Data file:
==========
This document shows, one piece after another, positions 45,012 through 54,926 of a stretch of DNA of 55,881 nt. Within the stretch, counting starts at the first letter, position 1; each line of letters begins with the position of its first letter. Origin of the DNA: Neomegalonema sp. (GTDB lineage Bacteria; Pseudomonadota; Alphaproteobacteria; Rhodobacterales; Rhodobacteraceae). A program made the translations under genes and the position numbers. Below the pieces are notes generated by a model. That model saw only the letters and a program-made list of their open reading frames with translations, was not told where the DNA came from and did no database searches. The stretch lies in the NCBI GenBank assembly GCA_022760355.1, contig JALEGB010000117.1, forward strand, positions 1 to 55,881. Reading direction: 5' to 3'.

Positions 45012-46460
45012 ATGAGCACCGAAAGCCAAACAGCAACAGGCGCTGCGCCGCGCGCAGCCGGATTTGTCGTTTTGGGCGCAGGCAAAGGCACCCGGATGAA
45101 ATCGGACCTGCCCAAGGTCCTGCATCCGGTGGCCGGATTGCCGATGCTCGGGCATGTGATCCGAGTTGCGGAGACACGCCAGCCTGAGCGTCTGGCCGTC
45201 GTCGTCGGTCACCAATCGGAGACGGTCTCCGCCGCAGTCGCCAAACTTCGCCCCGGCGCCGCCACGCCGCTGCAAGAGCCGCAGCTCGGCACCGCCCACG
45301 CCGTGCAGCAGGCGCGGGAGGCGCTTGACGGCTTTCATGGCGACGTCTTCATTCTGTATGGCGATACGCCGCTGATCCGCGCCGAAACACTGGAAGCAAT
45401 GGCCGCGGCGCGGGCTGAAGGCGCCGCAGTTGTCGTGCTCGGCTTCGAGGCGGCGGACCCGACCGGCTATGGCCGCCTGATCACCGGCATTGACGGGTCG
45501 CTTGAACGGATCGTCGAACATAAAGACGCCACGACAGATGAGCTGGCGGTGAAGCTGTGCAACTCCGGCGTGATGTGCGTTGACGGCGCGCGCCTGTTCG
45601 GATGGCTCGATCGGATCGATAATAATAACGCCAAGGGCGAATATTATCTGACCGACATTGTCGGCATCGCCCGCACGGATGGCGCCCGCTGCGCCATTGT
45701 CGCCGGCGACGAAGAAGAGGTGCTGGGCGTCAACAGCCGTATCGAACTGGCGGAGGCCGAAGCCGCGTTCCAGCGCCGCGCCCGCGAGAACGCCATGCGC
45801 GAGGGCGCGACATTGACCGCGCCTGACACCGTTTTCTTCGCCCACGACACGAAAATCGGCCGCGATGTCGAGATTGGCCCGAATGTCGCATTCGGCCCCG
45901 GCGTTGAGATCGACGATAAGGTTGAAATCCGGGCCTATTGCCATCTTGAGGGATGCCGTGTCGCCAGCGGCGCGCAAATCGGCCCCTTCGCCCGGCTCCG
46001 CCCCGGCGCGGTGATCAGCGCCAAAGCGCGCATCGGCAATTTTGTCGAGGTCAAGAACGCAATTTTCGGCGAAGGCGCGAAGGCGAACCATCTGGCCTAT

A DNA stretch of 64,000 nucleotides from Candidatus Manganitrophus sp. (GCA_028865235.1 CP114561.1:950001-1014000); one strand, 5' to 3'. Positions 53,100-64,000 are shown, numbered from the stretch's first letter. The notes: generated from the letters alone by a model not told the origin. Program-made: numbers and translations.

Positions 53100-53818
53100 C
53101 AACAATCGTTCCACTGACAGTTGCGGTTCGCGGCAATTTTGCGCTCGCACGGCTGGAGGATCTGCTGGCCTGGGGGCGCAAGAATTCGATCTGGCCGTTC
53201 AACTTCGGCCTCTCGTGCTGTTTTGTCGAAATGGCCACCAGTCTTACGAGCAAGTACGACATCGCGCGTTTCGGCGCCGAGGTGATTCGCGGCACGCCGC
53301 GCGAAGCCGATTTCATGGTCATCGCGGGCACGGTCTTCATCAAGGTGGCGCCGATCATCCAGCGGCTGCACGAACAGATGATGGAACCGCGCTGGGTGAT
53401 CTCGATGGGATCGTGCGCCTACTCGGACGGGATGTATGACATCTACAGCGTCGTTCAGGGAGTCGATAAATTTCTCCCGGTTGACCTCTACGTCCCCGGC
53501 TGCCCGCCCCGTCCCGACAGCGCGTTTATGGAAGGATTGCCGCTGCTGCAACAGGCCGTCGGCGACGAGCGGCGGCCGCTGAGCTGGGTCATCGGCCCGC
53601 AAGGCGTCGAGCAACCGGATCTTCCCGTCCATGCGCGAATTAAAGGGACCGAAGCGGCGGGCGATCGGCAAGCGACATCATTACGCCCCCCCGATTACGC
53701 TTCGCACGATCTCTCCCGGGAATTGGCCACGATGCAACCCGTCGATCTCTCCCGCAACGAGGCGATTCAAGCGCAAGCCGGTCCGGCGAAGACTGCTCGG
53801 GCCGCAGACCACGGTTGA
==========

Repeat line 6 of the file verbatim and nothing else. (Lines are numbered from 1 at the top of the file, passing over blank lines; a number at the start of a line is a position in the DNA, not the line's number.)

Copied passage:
45301 CCGTGCAGCAGGCGCGGGAGGCGCTTGACGGCTTTCATGGCGACGTCTTCATTCTGTATGGCGATACGCCGCTGATCCGCGCCGAAACACTGGAAGCAAT